What does my future hold, what’s in store for my children, grown now, and the native digital generation coming behind them, Generation Z? My kids were born in the early nineties, when my University lecturing job furnished me with a newish desk top computer, and access to the wonders of the Internet, and email. Back then, my kids were more interested in crawling under my two desks, arranged by the window, out of which I liked to gaze, as I dreamt of a future.
As a lecturer on a post graduate diploma in careers guidance, it was evident by mid decade that the future was arriving faster than anyone could have imagined, change churn happened quicker every year, and you’d better adapt or die. Experts like Charles Handy, wrote about the future of work, and described the jobs that might exist for the workforce in the 2020s, but the public had no idea, and no-one took any notice anyway. Certainly not Governments, Local Authorities, schools, colleges or careers services, which by then had been quasi privatised, a move that ruined a perfectly good Local Authority Service which just required investment. But of course the Tories believed that the Market would provide. It didn’t. They also wanted to weaken the power of local councils, which has continued ever since, and given rise to the Third Sector.
At the turn of the Millennium, we began to get a handle on what was coming and in the early years of the century, writers started to talk of jobs which hadn’t been invented yet, in industries which were just a small cloud in a blue sky of thinking and imagination made real. Then it all happened, from email and WWW via Google Power, Facebook Hugs, Blogger moans, and WordPress style, to Twitter, Instagram, and all the wondrous shiny things in the app store today.
But still no-one told the careers service, schools, young people, or parents about the changing job market. Colleges and Universities got it a bit quicker, but then they would. Yes, the careers services in England and Wales, got nice web sites, but deserted face to face work, in favour of leaner, smarter, yet poorer organisations, with less reach, less clout, and less ability to change their culture quickly, and react to what was coming over the horizon.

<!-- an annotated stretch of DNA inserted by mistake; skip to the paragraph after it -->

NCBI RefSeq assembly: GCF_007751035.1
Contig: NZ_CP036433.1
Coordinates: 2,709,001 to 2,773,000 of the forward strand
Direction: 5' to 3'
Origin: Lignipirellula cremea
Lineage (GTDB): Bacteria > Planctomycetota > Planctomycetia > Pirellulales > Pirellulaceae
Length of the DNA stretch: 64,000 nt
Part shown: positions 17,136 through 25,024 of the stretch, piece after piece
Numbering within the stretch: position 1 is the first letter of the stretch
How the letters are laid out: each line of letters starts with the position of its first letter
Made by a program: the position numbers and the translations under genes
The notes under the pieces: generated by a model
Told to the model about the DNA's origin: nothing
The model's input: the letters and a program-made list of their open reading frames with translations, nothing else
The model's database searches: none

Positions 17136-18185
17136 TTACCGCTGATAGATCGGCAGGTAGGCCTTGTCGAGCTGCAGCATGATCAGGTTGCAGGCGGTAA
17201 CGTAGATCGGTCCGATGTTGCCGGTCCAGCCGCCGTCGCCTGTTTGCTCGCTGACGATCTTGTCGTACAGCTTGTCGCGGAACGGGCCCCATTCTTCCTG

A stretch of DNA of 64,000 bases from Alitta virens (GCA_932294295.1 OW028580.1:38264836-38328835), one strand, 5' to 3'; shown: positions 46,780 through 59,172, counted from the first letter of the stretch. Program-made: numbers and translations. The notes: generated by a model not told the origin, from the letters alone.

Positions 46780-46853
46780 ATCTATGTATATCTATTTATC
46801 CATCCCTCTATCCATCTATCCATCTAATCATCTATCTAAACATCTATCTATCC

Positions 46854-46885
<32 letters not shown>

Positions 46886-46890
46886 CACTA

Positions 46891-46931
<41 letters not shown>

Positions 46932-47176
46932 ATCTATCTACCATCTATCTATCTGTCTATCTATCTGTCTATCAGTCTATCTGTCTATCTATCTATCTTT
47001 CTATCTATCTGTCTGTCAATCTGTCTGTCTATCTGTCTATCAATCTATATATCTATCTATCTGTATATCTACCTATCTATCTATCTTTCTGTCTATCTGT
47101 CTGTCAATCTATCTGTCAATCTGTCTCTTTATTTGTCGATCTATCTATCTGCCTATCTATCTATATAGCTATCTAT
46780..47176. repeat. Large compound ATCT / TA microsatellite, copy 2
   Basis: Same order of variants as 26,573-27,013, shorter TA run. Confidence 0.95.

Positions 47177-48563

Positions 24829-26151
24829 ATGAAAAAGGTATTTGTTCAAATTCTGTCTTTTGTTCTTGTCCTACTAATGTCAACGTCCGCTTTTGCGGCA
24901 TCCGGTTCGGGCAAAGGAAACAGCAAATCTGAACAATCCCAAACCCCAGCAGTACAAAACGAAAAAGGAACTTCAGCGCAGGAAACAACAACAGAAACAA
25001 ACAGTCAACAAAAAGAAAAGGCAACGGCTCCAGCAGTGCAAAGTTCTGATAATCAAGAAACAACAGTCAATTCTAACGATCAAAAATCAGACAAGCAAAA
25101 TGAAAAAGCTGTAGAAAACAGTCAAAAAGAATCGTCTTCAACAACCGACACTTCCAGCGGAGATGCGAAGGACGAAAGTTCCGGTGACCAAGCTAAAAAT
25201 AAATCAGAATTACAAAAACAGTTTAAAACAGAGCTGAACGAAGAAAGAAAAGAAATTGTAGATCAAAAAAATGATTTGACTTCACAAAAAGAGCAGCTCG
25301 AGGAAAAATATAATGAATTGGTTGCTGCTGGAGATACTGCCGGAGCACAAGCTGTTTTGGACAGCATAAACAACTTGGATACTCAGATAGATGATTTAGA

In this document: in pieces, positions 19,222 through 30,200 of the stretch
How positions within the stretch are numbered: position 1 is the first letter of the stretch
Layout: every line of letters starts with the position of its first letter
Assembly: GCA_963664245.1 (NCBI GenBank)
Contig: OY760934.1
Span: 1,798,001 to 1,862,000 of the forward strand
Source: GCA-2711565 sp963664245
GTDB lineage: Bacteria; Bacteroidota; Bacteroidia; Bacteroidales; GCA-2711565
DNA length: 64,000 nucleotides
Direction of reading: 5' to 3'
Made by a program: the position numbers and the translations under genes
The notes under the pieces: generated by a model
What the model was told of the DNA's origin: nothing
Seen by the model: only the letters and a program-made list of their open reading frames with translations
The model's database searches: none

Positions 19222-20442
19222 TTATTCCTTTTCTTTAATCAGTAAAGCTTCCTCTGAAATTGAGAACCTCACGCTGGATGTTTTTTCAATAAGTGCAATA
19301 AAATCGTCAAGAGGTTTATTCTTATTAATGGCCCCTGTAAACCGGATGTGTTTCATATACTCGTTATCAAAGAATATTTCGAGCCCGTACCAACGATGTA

A recent report* published in Wales stated that:
‘Parents and teachers are not appropriately informed to support children with their decision‐making around career and skills development.’
‘This observation has been made in the face of rapid change in ICT but may reflect an issue across all sectors. A significant number of parents still consider digital skills as irrelevant to career prospects. Action needs to be taken in schools (QinetiQ, a UK leader in digital technologies, would argue from Year 9) by careers advisers in schools, the wider careers service and businesses to change attitudes.’
‘Perhaps the most important consideration for schools is the upskilling of teachers to use digital competencies in class across the whole curriculum. Research indicates that computing skills are in high demand across all sectors and there is likely to be a shortfall in the workplace for at least the next ten years. The introduction of coding to pupils at an early age may prove to be the key to their future success and the facility of schools to teach this as a core skill in an exciting way is going to be essential.’
‘… coding is the literacy of the 21st century. With so many elements of our daily lives — every website, smartphone app and even microwave — powered by code, computing students are future architects of the digital age.’
Dr Andrew Daniel, Headmaster of Monmouth School
‘Driving student demand, industry engagement and careers and science, technology, engineering, arts and mathematics (STE‐A‐M) are all important to drive student aspirations.’ LSkIP.
Aspiration and imagination are key.
STE-A-M is the engine of the next industrial revolution.
Quote attributed to Mark Twain:
Twenty years from now you will be more disappointed by the things you didn’t do than by the ones you did do. So throw off the bowlines. Sail away from the safe harbor. Catch the trade winds in your sails. Explore. Dream. Discover.